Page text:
Clayton County

VIDEO| Jonesboro defensive tackle Kali James ‘undersized’ but not short on talent


Jonesboro rising senior DT Kali James has been called one of the state's best by more than just a few. (PHOTO: Gabriel Stovall)

Jonesboro rising senior DT Kali James has been called one of the state’s best by more than just a few. (PHOTO: Gabriel Stovall)


Check out Jonesboro DT Kali James’ highlight video:

By Gabriel Stovall

JONESBORO, Ga. — If you want to do Kali James a favor, just keep sleeping on him.

It helps him keep that chip he plays with firmly on his shoulder.

Everywhere you go and everyone you talk to who has seen the rising senior defensive tackle play calls him one of the best in the state.

He’s gotten accolades from teammates like star Jonesboro offensive lineman Jeff Taylor.

“Kali is a special guy, and a good player,” said Taylor who gets the privilege of lining up against him daily at practice. “We compete against each other every day, and I know it makes us both better every day. He is a competitor.”

He’s received praise from his coaches.

“Kali is definitely one of the top defensive tackles in the state,” said Jonesboro head coach Tim Floyd.

He gets rave reviews from outside trainers — like Willie Whitehead — who have enjoyed long NFL careers and are experts at recognizing top talent.

“I’ve been training Kali for about six months now, and he’s a tremendous talent,” said Whitehead, a former Auburn star who spend eight seasons in the NFL with the New Orleans Saints. “I would say Kali is just as good as anybody I’ve worked with.”

That’s saying a lot, considering the fact that Whitehead, through his Expo Athletic Training group, regularly works with some of the top offensive and defensive linemen in the Southeast.

Guys like Charles Wiley, the four-star Stockbridge talent who recently committed to Ole Miss. Or 6-foot-5, 315 pound five-star DT Julian Rochester out of McEachern, whose current top five schools list consists of Georgia, Auburn, Clemson, Louisville and Alabama.

“Kali more than holds his own with all of those guys,” Whitehead said. “I rate him on the same level as any of the rest of those guys.”

And Wiley, a childhood friend of James, said he even tries to put in a good word for his buddy whenever he gets the ear of a big time college coach.

“I’ve known Kali forever,” Wiley said. “We played recreation football together, and I can tell you he’s a very explosive guy. People are gonna say what they want. He’s undersized, whatever. But he’s gonna give you three times more effort than a guy twice his size. I’m always telling people, ‘Hey, go look at his film. This dude’s a great player.”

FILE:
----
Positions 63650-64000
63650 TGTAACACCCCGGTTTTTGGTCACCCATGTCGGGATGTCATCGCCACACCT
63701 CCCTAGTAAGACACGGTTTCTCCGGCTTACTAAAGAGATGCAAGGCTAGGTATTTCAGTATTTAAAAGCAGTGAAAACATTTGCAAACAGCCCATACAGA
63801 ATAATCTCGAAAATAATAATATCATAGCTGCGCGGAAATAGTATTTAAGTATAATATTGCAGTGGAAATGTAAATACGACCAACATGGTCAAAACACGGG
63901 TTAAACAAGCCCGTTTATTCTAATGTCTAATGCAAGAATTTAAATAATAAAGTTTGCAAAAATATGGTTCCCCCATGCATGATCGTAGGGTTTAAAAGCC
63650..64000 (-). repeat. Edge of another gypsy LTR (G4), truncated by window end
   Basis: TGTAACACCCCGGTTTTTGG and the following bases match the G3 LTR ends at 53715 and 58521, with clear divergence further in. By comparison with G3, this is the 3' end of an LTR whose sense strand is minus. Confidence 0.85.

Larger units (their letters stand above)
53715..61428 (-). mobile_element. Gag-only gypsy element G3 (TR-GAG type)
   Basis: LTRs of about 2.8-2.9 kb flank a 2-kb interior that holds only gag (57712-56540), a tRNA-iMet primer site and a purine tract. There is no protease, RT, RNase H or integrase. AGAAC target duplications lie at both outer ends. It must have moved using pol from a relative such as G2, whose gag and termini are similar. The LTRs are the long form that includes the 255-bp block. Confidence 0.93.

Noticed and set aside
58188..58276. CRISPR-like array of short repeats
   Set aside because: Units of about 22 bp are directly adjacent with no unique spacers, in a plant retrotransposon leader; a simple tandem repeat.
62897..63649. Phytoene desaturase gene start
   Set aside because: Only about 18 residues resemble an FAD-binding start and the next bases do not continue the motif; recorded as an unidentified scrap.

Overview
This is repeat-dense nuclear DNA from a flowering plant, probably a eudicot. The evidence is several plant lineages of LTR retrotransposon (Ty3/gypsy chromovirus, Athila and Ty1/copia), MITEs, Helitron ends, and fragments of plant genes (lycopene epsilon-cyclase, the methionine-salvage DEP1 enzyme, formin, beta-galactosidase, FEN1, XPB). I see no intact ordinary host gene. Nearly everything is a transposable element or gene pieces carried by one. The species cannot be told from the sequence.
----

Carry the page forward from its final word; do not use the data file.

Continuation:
Yes, James gets lots of love from those who know him and have seen his talent up close. But what he doesn’t have is college offers.

How can someone so seemingly ballyhooed by those supposedly in the know not have received much more than a nibble and cursory glance from most college recruiters, you ask? Let Floyd tell you why.

“If he were taller, the conversations I’d be having about him would be much, much different,” Floyd said.

James is listed on Jonesboro’s roster as a 5-foot-11, 275 pounder. But he himself will admit he’s probably closer to 5-foot-9.

“I say 5-foot-10, but it’s really about 5-foot-9 1/2,” James said.

Hence the chip.

He gets the polite invites to camps from college recruiters who are enticed by his his film exploits, but seemingly repulsed by his height.

He gets the handshakes and the “we’ll be in touch” speeches, and though he admits it can frustrate him at times, he says he’s learned to put the weight of frustration on his shoulders and fight like hell on the football field in order to get it off.

“It’s not a sugar coated thing anymore, ” James said. “Let’s just keep it all the way real. I get overlooked because of my height. It’s my size, definitely. I feel like I’m the best in the state and I get overlooked only because of my size.”

It’s that fact that has caused him to develop what Whitehead says is a motor that’s “always running at 100.” It’s also the reason why that motor doesn’t stop when he gets inside the classroom too.

While James is trying to turn heads on the football field, academically he’ll have no problems getting attention. He carries a 3.8 grade point average at Jonesboro, is a member of the BETA Club and the National Honor Society.

He puts the work in academically so that when his time comes and a school really wants to sign him, there will be nothing to hold them back.

“I’m going to work even harder to get a higher score on the ACT so there won’t be any excuses,” James said. “I take no days off on the field or in the classroom. I can’t afford to.”